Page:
Madeleine Albright – a Force to be Reckoned With

On this day in 1937, the first woman US Secretary of State, Madeleine Albright, is born in Prague; her name at birth was Marie Jana Korbelová. The daughter of Czech diplomat Josef Korbel, Albright fled to England with her family after the Nazis occupied Czechoslovakia in 1939. Though Albright long believed they had fled for political reasons, she learned as an adult that her family was Jewish and that three of her grandparents had died in Nazi concentration camps.

Returning to Prague after WW2, her family became political emigres yet again, fleeing the Communists and settling in Denver; Albright became a US citizen in 1957. She graduated from Wellesley College in 1959 and earned a PhD from Columbia University in 1975, writing her thesis on the Prague Spring. She worked as an aide to Senator Edmund Muskie before taking a position under Zbigniew Brzezinski on the National Security Council, and served in that capacity until the end of President Jimmy Carter’s lone term.

When the Democrats fell from power in the early 1980’s, Albright moved to the private sector, working for various Washington nonprofits and becoming a professor of international affairs at Georgetown University, where she won its Teacher of Year Award four times. Albright quickly became one of the party’s leading lights, and in 1992 president-elect Bill Clinton tapped Albright to handle the US relationship with the United Nations. She officially assumed the role of US permanent representative to the United Nations in January 1993 and quickly distinguished herself as a force to be reckoned with.

In 1996, Clinton nominated her for Secretary of State, with the Senate voting 99-0 for confirmation. When sworn in, she became the 64th Secretary of State and the first woman to ever hold that position. During her tenure, Albright advocated for increased human rights and democracy throughout the world and fought to halt the spread of nuclear weapons from former Soviet countries to rogue nations such as North Korea.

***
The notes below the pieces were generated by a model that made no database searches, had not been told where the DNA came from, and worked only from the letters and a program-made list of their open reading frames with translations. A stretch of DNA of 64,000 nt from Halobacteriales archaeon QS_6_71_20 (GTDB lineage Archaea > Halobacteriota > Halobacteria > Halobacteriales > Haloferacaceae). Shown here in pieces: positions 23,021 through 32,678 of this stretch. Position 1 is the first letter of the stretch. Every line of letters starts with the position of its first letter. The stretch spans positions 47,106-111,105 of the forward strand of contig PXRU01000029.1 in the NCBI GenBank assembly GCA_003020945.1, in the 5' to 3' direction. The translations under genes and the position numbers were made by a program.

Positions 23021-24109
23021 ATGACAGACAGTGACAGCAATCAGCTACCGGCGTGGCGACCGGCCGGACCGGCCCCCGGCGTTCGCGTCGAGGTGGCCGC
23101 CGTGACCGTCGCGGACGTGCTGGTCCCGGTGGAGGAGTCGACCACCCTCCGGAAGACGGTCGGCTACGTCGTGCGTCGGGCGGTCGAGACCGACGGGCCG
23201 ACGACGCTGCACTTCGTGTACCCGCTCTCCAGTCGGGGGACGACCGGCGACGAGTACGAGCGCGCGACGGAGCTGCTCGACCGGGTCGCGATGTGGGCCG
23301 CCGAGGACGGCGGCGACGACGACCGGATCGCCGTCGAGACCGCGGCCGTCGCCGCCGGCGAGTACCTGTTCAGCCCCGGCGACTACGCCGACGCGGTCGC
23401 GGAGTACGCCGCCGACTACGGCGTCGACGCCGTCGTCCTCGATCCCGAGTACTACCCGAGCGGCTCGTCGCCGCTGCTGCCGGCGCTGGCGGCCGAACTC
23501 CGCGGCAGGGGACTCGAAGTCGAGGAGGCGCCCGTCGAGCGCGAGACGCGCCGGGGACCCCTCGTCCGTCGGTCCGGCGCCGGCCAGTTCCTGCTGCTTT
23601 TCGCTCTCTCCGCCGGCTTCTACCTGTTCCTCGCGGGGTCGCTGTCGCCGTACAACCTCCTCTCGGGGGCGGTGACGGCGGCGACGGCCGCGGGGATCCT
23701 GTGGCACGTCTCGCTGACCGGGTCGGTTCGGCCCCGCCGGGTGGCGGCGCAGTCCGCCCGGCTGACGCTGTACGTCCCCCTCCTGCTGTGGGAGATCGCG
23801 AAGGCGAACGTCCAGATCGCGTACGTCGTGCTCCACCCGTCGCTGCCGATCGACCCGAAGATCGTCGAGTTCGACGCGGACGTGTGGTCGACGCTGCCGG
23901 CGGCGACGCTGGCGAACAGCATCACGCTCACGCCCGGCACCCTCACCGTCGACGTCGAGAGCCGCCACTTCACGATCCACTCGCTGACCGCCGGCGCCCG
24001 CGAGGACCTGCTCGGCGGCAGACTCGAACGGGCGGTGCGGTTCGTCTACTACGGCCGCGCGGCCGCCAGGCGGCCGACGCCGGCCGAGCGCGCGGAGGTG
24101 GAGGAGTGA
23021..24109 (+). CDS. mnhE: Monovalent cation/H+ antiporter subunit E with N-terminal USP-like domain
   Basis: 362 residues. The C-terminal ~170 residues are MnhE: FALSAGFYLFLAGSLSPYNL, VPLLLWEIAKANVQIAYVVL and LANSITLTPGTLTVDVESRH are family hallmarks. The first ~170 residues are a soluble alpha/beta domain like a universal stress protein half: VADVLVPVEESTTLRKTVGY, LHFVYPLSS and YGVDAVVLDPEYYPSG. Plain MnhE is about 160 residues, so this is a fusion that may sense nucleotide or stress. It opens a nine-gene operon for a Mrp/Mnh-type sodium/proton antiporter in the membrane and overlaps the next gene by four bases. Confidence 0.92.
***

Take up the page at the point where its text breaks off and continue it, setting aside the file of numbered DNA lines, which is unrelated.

An unabashed champion of NATO, Albright sought to expand the alliance’s membership and in 1999 pushed for its direct military intervention during the humanitarian crisis in Kosovo. As a diplomat, she was closely involved in work to normalize US relations with previously shunned countries, and in 1997 was a leading force in a peace mission to the Middle East, during which she brokered negotiations between Israel and various Arab nations. In October 2000, Albright made history again when she became the first American secretary of state to visit North Korea.

After her tenure at state, Albright authored several New York Times best-selling books, including Madam Secretary: A Memoir (2003), The Mighty and the Almighty: Reflections on America, God and World Affairs (2006), and most recently, Prague Winter: A Personal Story of Remembrance and War, 1937-1948 (2012). In 2007 Albright put her international expertise to use when she launched the private investment fund Albright Capital Management, which seeks to make long-term commitments in emerging markets. Albright also serves as the co-chair of the Albright Stonebridge Group, a global strategy firm, and chairs the advisory council for The Hague Institute for Global Justice.

Albright has received numerous honors for her contributions to diplomacy, democracy and world affairs, including honorary degrees from several universities. In 2012, President Barack Obama awarded her the Presidential Medal of Freedom, and in this writer’s humble opinion, she and Justice Ruth Bader Ginsburg would do just fine running the known universe without any male involvement whatsoever.